The PDA evolved as an information technology to support personal information management. A PDA is a handheld computer that allows the user to organize and manage personal information. A PDA provides an address book, a calculator, date book, memo pad(for typed inputs), notepad (for handwritten input), to do lists, and a way to synchronize part or all of this information with another computer, to help the user organize their time and tasks.

1. Address book is an always-alphabetical list that has fields for name, address, phone number, organization, e-mail, and other data. 2. Calculator Is a basic function calculator, capable of basic mathematical operations. 3. Date book allows the nurse to keep track of his or her schedule, from a daily, weekly, or monthly respective. 4. Memo pad provides a place to compose memos, which can be synchronized with another computer. 5. Note pad (the only function that responds to handwriting) is useful in jotting quick notes. 6. To do list allows the nurse to create multiple lists and keep track of tasks to be done daily, weekly, or monthly.

Add-on Software
Stand-alone and Synchronized Several very useful applications that facilitate professional time management are available for the PDA. These applications may work as stand-alone programs with no need to connect to anything once they are loaded onto the PDA. e.g., a viewer for reading an e-book. Some applications require periodic asynchronous updating e.g., a subscription with quarterly updates.

General Freeware, Shareware, and Commercial Applications


A

PDA may be used for viewing information, or to perform office automation tasks (e.g., to create, view, and edit documents, spreadsheets, and databases), or to browse the Internet.

Incorporating Evidence: Use of Computer-Based Clinical Decision Support System for Health Professionals

Definition A CDSS may be defined as any computer program that helps health professionals make clinical decisions. CDSS software has a knowledge base designed for the clinician involved in patient care to aid in clinical decision-making. Computer software employing a knowledge base designed for use by a clinician involved in patient care, as a direct aid to clinical decision making.

Types of DSS

Administrative and Organizational Systems Integrated systems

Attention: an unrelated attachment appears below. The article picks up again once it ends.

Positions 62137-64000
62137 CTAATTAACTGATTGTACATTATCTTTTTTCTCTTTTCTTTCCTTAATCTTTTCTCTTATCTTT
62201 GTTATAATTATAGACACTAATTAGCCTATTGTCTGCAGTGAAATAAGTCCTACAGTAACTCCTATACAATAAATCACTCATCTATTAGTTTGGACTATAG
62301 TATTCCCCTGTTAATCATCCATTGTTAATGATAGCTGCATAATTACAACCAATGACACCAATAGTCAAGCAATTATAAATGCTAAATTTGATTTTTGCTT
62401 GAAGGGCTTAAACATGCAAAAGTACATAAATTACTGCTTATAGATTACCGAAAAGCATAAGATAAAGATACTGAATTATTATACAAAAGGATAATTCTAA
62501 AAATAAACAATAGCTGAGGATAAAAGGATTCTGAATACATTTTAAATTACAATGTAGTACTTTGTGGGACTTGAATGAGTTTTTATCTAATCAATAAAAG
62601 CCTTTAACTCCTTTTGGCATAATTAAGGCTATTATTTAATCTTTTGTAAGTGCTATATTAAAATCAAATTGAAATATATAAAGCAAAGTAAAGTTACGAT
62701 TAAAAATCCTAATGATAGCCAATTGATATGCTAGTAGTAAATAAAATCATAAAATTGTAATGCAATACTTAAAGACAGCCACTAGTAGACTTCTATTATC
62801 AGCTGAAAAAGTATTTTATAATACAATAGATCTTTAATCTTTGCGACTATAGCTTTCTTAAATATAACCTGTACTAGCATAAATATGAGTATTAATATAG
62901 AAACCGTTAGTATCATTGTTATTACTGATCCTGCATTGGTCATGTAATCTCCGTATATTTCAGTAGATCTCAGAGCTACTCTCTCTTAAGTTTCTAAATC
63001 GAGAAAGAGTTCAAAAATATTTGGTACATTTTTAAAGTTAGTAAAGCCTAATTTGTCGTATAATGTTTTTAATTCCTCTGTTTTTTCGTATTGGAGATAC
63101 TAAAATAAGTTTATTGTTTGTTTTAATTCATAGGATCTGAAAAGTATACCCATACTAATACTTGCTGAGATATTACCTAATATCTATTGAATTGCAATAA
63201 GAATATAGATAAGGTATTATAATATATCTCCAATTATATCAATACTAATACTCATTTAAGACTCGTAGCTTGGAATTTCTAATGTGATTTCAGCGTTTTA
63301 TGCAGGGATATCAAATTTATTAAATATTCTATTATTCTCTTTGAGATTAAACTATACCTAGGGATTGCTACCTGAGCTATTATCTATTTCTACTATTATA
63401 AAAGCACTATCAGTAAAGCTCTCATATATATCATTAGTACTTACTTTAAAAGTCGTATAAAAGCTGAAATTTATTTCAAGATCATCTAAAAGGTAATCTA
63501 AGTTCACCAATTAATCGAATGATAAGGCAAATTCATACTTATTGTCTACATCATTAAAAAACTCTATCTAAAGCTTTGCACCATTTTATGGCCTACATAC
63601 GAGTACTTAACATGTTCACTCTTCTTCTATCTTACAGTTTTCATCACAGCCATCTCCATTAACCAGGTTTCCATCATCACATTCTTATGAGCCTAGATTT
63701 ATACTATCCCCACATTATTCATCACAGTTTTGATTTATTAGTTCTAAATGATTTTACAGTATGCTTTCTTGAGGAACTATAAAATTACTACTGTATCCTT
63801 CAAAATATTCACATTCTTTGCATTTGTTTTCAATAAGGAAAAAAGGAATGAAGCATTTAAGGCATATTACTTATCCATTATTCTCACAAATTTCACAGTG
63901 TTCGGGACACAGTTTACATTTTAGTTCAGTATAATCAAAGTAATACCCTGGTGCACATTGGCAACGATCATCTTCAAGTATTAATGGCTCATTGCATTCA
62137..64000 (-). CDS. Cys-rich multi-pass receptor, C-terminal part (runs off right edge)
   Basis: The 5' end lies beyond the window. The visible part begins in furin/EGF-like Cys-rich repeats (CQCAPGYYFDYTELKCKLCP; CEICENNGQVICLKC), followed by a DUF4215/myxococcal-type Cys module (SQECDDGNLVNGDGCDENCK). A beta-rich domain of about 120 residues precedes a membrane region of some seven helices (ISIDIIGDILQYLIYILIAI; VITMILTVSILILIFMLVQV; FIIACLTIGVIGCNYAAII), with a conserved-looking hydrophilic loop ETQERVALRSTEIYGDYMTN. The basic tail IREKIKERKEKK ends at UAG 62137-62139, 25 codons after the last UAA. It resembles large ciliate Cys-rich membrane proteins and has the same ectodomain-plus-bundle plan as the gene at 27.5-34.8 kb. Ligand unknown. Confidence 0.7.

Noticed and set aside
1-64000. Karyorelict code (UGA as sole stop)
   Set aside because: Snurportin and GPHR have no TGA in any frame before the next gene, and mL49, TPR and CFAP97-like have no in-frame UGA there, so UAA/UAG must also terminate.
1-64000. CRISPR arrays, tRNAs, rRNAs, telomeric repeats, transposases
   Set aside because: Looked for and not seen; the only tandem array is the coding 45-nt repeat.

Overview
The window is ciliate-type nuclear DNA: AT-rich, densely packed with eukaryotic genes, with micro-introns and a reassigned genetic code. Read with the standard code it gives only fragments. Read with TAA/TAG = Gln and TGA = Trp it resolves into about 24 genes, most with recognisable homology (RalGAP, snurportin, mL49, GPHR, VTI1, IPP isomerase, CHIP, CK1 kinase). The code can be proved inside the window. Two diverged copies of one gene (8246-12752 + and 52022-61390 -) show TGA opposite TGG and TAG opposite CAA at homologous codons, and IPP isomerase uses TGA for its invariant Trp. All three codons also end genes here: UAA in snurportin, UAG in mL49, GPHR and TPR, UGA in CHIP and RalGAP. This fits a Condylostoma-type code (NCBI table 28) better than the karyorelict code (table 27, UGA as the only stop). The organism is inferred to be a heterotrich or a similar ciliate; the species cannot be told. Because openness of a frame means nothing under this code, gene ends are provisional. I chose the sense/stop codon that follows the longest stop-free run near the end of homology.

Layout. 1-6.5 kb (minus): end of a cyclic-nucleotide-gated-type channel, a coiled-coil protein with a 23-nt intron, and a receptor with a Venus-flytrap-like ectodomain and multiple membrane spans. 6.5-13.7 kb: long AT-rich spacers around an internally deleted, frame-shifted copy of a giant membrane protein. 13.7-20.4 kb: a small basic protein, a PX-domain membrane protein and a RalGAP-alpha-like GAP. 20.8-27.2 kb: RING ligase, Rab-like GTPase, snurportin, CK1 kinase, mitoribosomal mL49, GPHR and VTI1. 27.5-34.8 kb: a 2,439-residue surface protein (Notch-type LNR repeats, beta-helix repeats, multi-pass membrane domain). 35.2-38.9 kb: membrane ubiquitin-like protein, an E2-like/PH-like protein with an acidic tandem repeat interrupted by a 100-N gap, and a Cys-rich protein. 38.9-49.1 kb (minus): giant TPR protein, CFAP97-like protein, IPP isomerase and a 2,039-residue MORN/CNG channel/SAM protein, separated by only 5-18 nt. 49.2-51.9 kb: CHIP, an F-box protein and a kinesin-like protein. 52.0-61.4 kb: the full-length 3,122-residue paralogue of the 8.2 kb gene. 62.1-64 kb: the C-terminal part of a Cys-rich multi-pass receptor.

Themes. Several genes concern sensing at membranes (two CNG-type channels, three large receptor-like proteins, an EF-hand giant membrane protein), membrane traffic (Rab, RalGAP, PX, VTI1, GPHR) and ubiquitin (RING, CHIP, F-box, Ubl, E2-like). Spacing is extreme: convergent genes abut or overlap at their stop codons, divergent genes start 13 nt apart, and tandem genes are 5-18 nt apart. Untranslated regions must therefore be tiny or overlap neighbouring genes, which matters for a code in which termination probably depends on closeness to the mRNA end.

Responsibility of User: Ethical and Legal Issues


CDSS

are considered similar to medical devices but the legal responsibility for treatment and advice given to a patient rests with the clinician regardless of whether a CDSS is used. Still unknown are the legal ramification of not following CDSS advice.

ISSUES IN INFORMATICS
Nursing Informatics and Healthcare Policy Nurses have contributed to the purchase, design and implementation of IS since the 1970s. In 1992, the American Nurses Association (ANA) recognized NI as a specialty. Attempts in 1989 to be recognized as a specialty failed, but political forces within ANA supported the request hen it was repeated in 1992. To be acknowledged as a specialty within nursing, informatics had to demonstrate a differentiated practice base, identify the existence of educational programs in the field, show support form nationally recognized organizations, and develop a research agenda.

Differentiated and Interdisciplinary Practice


A

description of NI as a differentiated practice is given in the scope of practice and standards (ANA, 2001). As the document emphasizes, NI brings an added dimension to nursing practice that focuses on knowledge and skill in information and information management techniques.

Preparation for Specialty Practice

To become a specialty, it was necessary for NI to show that educational programs are available to prepare nurses to practice in the field. Between 1988 and 1992, the Division of Nursing (DN), Health and Human Services Administration (HRSA), funded two Masters NI programs, University of Utah. And one doctoral program in NI at the University of Maryland.

The Role of Technology in the Medication-Use Process


Until

recently, the majority of technology acquisitions have consisted of basic stand-alone computer systems, which were primarily used for data input to increase each departments efficiency with financial accountability measures.

Influences on the Adoption of Technology

Consumers have become increasingly concerned that hospitals are less than safe following the numerous mass media reporting of medical mistakes, which have resulted in patient harm and deaths. In 1995, there were television and newspaper accounts that reported the tragic death of a patient from a preventable adverse drug event (ADE) due to an inadvertent administration of a massive overdose of a chemotherapy agent over 4 days. This particular error became a watershed event for patients, practitioners, and healthcare organizations alike, not only because it occurred at the world renowned Dana Farber Cancer Institute, but also because it happened to the prestigious Boston Globe healthcare reporter Betsy Lehman.

Healthcare Data Standards


Standards

are critical components in the development and implementation of an electronic health record (EHR). The effectiveness of healthcare delivery is dependent on the ability of clinicians to access critical health information when and where it is needed.

Need for Healthcare Data Standards